Servicing the 2011 Jeep Grand Cherokee and Dodge Durango

Last year, the Chrysler Corporation exhibits at the Detroit Auto Show were just plain sad. There were no new product offerings, and the only “Concept Vehicle” didn’t even have a name. The whole thing reminded me of a funeral. This year’s show could not have been more different. The atmosphere was upbeat and almost every vehicle on display was either all new or significantly updated.

The crown jewel in the Chrysler display was the all new Jeep Grand Cherokee (photo 1) and its sister vehicle the Dodge Durango (photo 2). So far, every review that I’ve seen has had nothing but praise for both vehicles. That’s really not such a surprise since the basic platform that both vehicles ride on is essentially the same platform as the new Mercedes M-Series vehicles. This vehicle was in the “pipeline” before Mercedes and Chrysler separated in 2007 and benefits from the engineering expertise of Mercedes and Chrysler as well as Fiat, the new owner of the Chrysler brand.

I had the one shown in this article for three days and had an absolute ball with it. The only negative impression that I got while driving it was from a very sour looking guy in a tiny “Smart Car” in the other lane at the drive-up teller at my bank. If looks could kill, I wouldn’t be here to write this article. I wonder what he would have thought if he knew that both his vehicle and the one that I was in were engineered by the same company?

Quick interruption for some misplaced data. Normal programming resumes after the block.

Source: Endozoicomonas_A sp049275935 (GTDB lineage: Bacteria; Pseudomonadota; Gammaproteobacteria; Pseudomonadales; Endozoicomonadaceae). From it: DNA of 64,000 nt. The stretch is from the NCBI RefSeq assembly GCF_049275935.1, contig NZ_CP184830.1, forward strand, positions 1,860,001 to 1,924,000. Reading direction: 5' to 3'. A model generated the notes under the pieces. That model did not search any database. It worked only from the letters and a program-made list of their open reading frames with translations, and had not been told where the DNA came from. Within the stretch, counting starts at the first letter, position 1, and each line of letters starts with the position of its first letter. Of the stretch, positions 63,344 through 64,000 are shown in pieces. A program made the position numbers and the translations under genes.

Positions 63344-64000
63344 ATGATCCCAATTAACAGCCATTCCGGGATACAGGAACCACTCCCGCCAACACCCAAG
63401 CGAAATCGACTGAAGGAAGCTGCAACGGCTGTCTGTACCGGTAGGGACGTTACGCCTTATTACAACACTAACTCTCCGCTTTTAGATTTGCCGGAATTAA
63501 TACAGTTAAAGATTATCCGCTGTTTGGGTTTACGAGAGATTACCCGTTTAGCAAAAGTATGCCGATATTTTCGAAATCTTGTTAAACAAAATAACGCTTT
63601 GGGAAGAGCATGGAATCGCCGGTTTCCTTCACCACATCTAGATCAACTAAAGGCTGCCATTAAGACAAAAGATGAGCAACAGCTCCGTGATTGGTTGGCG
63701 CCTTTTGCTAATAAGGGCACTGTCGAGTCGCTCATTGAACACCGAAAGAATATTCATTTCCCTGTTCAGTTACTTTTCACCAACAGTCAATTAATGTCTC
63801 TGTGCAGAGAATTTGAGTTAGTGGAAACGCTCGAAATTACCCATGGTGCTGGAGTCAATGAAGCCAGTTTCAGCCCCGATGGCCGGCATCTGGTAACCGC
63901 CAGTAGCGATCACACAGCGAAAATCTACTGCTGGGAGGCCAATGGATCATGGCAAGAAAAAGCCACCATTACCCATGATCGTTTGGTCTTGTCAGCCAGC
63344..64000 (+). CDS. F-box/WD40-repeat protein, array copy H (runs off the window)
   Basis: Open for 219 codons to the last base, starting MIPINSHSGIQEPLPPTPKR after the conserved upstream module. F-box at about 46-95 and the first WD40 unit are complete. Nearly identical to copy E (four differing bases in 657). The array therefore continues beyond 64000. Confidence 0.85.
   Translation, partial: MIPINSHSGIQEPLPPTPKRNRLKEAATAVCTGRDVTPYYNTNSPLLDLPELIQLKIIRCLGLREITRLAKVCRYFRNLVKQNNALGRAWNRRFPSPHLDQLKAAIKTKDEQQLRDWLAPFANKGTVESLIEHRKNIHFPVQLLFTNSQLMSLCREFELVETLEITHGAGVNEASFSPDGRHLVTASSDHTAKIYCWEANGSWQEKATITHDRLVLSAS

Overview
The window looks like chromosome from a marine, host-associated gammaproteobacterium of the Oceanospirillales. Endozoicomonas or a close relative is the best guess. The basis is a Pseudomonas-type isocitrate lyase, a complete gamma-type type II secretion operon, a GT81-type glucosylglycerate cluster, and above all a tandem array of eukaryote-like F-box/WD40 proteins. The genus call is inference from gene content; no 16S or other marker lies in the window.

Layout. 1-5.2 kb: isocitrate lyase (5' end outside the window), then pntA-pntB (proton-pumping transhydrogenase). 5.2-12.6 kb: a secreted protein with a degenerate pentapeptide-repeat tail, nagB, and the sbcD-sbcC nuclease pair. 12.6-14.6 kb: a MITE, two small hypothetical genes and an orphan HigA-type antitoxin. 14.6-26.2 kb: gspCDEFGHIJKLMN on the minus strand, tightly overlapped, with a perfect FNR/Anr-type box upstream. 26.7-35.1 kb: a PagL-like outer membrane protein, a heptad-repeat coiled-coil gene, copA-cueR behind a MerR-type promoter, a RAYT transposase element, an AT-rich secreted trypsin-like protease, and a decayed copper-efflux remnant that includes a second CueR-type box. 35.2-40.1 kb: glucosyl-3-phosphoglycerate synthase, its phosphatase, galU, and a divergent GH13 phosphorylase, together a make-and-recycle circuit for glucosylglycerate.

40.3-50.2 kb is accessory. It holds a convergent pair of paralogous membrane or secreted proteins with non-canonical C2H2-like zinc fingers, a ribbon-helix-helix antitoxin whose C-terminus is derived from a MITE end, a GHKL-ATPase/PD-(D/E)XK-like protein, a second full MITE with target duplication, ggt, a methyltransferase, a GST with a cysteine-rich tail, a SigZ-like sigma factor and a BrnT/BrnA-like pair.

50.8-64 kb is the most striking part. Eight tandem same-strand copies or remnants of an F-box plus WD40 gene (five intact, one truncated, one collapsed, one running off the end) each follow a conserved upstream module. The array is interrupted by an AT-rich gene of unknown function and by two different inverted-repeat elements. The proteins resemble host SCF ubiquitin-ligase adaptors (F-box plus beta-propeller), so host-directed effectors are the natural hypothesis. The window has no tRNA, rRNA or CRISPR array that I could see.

“Keyless Go” Ignition

The new Grand Cherokee and Durango both come standard with the new “Keyless Go” system. This system uses a proximity transponder system that allows the user to lock and unlock the doors as well as to start and drive the vehicle without ever having to take the fob out of their pocket or purse.

The heart of the system is a new FOBIK (Photo 3) that is virtually identical visually to the older FOBIK with the exception of this cryptic symbol (Photo 4) on the tip of the device. So far, I have not found out what the symbol stands for other than it is an identifier of a FOBIK with proximity capabilities. Some locksmiths have already started referring to this new FOBIK as a “Type-2” Fobik, but to the best of my knowledge, Chrysler just refers to it as the “Keyless Go” Fobik.

I found the Keyless Go system to be a very clever way of introducing new technology with virtually no learning curve for new users. The system can be used just like the older FOBIK system if the owner chooses, or the owner can choose to use the new features if he or she wants. Even the installation of the pushbutton start is left up to the owner.